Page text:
The bio-doc finally understands what the British-Sri Lankan pop star was fighting for all along.
Long before M.I.A. was the pop star behind the Clash-sampled smash hit “Paper Planes” — a song we learn satirizes Western anti-immigrant prejudice — M.I.A. was Maya Arulpragasam, a Tamil resistance leader’s refugee daughter turned London aspiring documentary filmmaker rooted on American hip-hop.
“Why are you such a problematic pop star?” first-time director and long-time London art school friend Steve Loveridge asks Maya towards the beginning of filming M.I.A.’s new documentary Matangi/Maya/M.I.A. A question one would ask a close friend in light-hearted humor, M.I.A. responds in candid, bratty fashion, giving the documentary an exclusively intimate look into the life of an international pop star and icon.
For fan’s unfamiliar with M.I.A.’s backstory, the documentary is a thrilling, insightful and raw look into her life and life’s mission. As the film whizzes back and forth from her upbringing in Sri Lanka, growing up a child of war, as the daughter to an estranged Tamil independence movement leader and activist to her current celebrity status. In a special eye-opening moment, the viewer gets to meet Maya’s father, the infamous Arular (who inspired M.I.A.’s debut album Arular and a founder of the Tamil resistance movement), when Maya films his visit home. When Maya’s siblings all seem to call their father a “deadbeat,” she remarkably takes a grateful stance by saying, “He’s made us damn interesting. He’s given us a bloody background!”
That background is something Maya continues to fight for and affects the rest of her life and career. When she moved to the U.K. as a Sri Lankan refugee with her family, she began to pursue documentary filmmaking at a London art school and started a friendship with Justine Frischmann of the 1990s Britpop band Elastica. When she joined them on tour, it was then that she realized she had a story of her own to tell. “Why don’t you use your voice to say something that matters” became a mantra she developed during a moment of weakness caught on tape on tour through personal video footage.
With a sound rooted in hip-hop mixed with South Asian instruments and lo-fi production values, M.I.A. the artist began to rise as she consistently proved herself a magnetic performer throughout the film. Early video tape footage shows her dancing to traditional South Asian music as a child, dancing both rhythmically and aggressive. Her unique bi-continental musical style shines as we see origins of her musical journey where she crafts her first album on a Roland 505 multitrack recorder to collaborating with then-lover and producer Diplo cultivating her style, sound and persona that record labels and executives couldn’t make sense of.
Even as she began to make waves in the mid-2000s, her story back home weighed heavily on her. Western media mocked her, calling her “Paki,” while her own homeland couldn’t take her seriously. “You never had the war zone experience,” one told her with a smirk at the camera during a 2001 trip back home to her hometown in Sri Lanka in an attempt to understand her background.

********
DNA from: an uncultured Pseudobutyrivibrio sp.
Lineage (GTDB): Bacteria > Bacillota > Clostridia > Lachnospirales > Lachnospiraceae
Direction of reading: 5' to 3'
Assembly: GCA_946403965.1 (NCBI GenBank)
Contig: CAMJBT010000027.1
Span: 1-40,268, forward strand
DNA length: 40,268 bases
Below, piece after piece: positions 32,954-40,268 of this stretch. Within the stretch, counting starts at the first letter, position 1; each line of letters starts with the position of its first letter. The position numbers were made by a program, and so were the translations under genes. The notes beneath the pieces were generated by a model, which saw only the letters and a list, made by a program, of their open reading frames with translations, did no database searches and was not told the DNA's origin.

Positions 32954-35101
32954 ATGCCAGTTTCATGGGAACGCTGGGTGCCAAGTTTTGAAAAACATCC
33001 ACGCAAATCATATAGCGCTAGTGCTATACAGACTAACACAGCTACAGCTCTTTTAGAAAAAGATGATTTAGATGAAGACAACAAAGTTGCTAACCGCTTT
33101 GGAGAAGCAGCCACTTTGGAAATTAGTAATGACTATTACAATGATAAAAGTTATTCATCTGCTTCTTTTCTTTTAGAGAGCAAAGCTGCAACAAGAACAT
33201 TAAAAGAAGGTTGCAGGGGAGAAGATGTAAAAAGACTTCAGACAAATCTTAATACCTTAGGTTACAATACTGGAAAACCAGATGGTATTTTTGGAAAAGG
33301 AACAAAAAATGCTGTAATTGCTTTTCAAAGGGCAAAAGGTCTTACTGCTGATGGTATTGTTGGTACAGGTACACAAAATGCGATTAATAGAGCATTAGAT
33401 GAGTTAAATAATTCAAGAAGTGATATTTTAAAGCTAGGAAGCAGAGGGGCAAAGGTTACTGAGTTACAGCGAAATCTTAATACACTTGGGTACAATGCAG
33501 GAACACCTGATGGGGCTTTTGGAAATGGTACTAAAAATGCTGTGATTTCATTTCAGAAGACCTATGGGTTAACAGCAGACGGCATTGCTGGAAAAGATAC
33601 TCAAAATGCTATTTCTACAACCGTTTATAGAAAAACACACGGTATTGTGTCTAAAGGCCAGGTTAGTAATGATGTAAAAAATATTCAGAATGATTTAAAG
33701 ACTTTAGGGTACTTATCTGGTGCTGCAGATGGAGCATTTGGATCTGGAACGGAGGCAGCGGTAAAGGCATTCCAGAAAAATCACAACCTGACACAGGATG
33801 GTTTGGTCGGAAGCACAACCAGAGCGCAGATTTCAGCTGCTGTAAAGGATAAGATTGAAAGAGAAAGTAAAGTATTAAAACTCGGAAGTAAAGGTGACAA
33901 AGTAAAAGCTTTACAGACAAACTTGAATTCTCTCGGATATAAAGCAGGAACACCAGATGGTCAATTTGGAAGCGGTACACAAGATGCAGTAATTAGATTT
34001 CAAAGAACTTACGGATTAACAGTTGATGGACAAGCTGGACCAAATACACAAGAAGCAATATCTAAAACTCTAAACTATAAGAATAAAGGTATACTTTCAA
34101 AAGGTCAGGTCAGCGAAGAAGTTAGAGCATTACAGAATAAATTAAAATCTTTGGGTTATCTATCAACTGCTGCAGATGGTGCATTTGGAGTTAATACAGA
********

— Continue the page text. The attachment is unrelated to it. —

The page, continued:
As a whole, Loveridge’s documentary is a wonderfully jarring, mismatched self-portrait of an artist itching to tell her family’s story while struggling to be accepted by it. As M.I.A.’s pop star status grew, so did the war back home.This only fueled her political activism. There are moments in the press where her 2009 “genocide” comments were meant to bring attention to the Tamil casualties, yet people designated her as a terrorist-sympathizer (the Tamil Tigers were seen as terrorists by international authorities at the time). She turned to her art when she released her graphic and provocative music video for “Born Free,” which depicts a genocide against ginger-headed white boys, commenting on the real-life crimes happening in Sri Lanka (the video was taken down from YouTube).
And most notably, we got an extremely revealing look into Madonna’s 2012 Super Bowl halftime performance when M.I.A. flipped the middle finger to America, generating rage from the NFL and a lawsuit set to break down the career of a woman, a person of color and a refugee seeking to voice the story of her people, the Tamils, and for all marginalized people worldwide.
When Madonna’s performance ended with the words “World Peace,” we can’t help but let out a little laugh. The Super Bowl — a symbol for America and its corporate giant — was ultimately M.I.A.’s moment to address everything wrong with the system as she, Madonna and Nicki Minaj paraded around during their halftime performance.
Matangi/Maya/M.I.A. gives the artist another chance to tell her story. It highlights the relentless fight Maya has endured throughout her career — a fight decades in the making, using music to voice the struggles of her people. From the sounds, laughter and children singing in the jungle and the cities captured on film, to the pure moments of happiness when Maya asks her grandmother for the most valuable thing she’s learned in life (where she humbly says to always do what makes you happy, because that will get you through life), Loveridge paints a captivating picture of M.I.A. We see an artist who is well aware of her own privilege yet strives to validate that privilege through seeking social justice through her art.
You can’t help but fall in love with the raw moments M.I.A. shares on camera, and Loveridge was able to somehow piece it all together in a politically-charged, angsty and sometimes tough to watch documentary that is incredibly memorable.
This documentary screened for the closing night of the Los Angeles Asian Pacific Film Festival at the Aratani Theatre in Los Angeles, CA. Below are a couple of photos from the event and closing night gala:
This article was featured on Blurred Culture.
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